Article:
Innovation For Efficiency

FMI's Food Industry Association

Food retailers and suppliers, facing formidable challenges with a changing workforce, inflation, supply chain hurdles, intense competition and shifting consumer buying habits, are investing in more creative and proactive approaches to future-proof their businesses, according to FMI's Food Industry Association's annual comprehensive research analysis The Food Retailing Industry Speaks 2023.

The 74th annual report finds the food industry is prioritising innovation to increase efficiency and foster redundancies across product supply and assortments; investing in technology for worker recruiting, training and retention, and pay increases to ease labour issues; and prioritising competitive pricing and strategies to provide value and maintain customer loyalty.

"Food industry companies are maximising efficiencies and, in some instances, creating strategic redundancies in the supply chain in their unending effort to ensure consumers have access to the products they love," FMI President and CEO Leslie G. Sarasin said.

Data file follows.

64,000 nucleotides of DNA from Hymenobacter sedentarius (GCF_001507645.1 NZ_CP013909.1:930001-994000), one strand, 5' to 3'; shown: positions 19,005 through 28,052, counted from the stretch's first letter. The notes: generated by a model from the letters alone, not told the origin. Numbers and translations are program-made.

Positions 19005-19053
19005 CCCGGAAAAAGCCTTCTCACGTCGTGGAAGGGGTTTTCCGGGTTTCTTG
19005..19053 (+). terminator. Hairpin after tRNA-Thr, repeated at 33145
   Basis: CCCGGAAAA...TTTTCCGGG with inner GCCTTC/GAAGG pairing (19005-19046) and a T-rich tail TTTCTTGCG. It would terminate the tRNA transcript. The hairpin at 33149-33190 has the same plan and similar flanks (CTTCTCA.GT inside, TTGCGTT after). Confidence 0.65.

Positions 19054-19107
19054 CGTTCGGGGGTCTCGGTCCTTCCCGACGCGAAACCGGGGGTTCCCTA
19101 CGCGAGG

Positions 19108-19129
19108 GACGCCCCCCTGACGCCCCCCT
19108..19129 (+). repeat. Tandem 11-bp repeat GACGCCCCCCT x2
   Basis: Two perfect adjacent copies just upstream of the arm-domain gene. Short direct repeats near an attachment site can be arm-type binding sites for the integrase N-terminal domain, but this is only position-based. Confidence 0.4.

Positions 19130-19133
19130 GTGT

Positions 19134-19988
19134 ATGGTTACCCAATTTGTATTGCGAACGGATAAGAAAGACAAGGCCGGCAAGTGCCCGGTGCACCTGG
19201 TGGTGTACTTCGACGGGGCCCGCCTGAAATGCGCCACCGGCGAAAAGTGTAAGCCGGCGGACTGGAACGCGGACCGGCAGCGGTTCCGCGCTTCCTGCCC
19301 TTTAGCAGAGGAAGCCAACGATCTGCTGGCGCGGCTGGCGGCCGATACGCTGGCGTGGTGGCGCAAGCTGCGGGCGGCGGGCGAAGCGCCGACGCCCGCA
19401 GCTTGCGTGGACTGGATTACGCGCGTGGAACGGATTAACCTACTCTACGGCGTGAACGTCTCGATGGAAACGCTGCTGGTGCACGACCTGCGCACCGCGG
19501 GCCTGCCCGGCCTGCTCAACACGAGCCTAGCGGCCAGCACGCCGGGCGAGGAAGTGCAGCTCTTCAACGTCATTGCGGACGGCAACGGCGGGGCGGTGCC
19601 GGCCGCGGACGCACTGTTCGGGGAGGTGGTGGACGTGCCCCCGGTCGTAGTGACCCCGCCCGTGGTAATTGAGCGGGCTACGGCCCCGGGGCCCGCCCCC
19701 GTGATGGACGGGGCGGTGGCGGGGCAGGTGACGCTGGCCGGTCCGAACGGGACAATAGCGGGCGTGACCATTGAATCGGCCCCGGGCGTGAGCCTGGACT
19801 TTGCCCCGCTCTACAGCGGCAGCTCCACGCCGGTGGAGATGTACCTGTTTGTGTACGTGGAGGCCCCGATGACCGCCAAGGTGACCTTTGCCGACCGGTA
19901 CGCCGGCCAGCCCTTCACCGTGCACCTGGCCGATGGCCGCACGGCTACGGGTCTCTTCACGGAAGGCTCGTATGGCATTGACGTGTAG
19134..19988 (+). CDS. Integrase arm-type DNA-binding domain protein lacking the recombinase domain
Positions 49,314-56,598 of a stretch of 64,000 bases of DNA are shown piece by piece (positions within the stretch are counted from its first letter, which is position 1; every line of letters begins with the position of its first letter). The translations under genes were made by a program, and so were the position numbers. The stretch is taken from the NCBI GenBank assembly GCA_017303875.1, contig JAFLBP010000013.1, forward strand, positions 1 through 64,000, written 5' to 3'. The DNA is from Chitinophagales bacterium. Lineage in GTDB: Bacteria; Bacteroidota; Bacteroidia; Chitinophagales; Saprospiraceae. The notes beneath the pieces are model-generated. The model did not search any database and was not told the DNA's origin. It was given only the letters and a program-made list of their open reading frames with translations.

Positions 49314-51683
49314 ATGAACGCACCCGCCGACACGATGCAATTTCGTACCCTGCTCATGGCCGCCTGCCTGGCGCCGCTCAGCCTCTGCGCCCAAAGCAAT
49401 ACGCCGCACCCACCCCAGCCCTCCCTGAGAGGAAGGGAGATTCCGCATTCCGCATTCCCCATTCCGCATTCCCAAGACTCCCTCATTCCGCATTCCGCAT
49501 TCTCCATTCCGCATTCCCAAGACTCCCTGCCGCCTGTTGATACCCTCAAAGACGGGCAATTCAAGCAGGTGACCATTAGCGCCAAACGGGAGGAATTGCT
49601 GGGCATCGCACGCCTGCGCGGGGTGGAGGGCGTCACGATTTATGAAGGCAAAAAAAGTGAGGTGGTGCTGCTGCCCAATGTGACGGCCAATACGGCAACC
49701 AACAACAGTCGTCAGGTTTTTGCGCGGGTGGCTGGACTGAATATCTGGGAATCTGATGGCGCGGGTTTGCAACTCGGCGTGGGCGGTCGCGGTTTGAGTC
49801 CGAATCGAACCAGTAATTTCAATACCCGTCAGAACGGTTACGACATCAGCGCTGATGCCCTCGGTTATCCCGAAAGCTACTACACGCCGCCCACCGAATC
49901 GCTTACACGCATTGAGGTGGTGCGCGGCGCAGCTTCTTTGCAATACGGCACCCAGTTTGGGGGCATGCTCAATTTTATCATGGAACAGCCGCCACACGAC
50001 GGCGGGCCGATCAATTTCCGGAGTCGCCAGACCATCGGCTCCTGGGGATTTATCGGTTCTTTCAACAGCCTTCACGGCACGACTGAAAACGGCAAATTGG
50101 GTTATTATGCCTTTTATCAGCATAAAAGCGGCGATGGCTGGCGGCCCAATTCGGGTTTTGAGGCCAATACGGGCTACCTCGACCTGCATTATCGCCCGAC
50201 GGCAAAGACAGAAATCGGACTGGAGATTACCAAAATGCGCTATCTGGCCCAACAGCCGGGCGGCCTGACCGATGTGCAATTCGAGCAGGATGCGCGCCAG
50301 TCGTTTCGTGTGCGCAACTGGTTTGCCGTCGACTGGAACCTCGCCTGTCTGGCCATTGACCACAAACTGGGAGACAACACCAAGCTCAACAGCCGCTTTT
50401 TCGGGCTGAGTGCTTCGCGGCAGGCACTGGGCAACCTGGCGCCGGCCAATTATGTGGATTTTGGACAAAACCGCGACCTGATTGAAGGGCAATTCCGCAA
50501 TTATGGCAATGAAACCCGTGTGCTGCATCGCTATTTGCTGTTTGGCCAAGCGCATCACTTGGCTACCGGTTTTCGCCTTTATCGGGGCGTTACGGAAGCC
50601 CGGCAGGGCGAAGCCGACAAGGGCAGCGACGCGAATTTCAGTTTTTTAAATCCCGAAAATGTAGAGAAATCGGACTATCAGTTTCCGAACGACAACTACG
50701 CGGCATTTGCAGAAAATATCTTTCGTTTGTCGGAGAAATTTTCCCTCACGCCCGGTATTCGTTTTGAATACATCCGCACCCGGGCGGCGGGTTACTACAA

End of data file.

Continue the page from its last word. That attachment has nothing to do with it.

"The industry is also heavily invested in bringing more creative approaches to product assortments that will continue to delight and inspire their customers."

Sarasin continued stating that the industry's positive news is signalling its expectation that supply chain disruptions will continue to lessen as we move through 2023. Across the food supply chain, FMI has been taking the lessons learned over the past few years to change how FMI invests in employees, innovates to future-proof the businesses and, most importantly, adapts operations to better engage with and serve shoppers.

The report found that less than half of food retailers (44 percent) and suppliers (32 percent) believe supply chain disruptions will negatively impact their businesses in 2023, compared to 70 percent of food retailers and 82 percent of suppliers in 2022.

To maintain customer loyalty in this inflationary environment, retailers fine-tun competitive pricing for products and categories and increase consumer communications about value. Most retailers say they are showcasing private brands as strong value alternatives, and 85 percent of retailers are investing in new technologies to improve the customer experience. In 2022, food retailers devoted an average of 1.3 percent of their total sales — more than $13 billion — to technology investments, and food suppliers spent almost twice as much on technology as food retailers.

Retailers also reported continuing to leverage perimeter departments to attract and retain shoppers. Eighty-eight percent of food retailers differentiate themselves from the competition by selling local assortments throughout the store, with 73 percent increasing local items in SKU allocation. Additionally, 85 percent utilise fresh prepared/food service programs to stand out among competitors and enhance consumer engagement.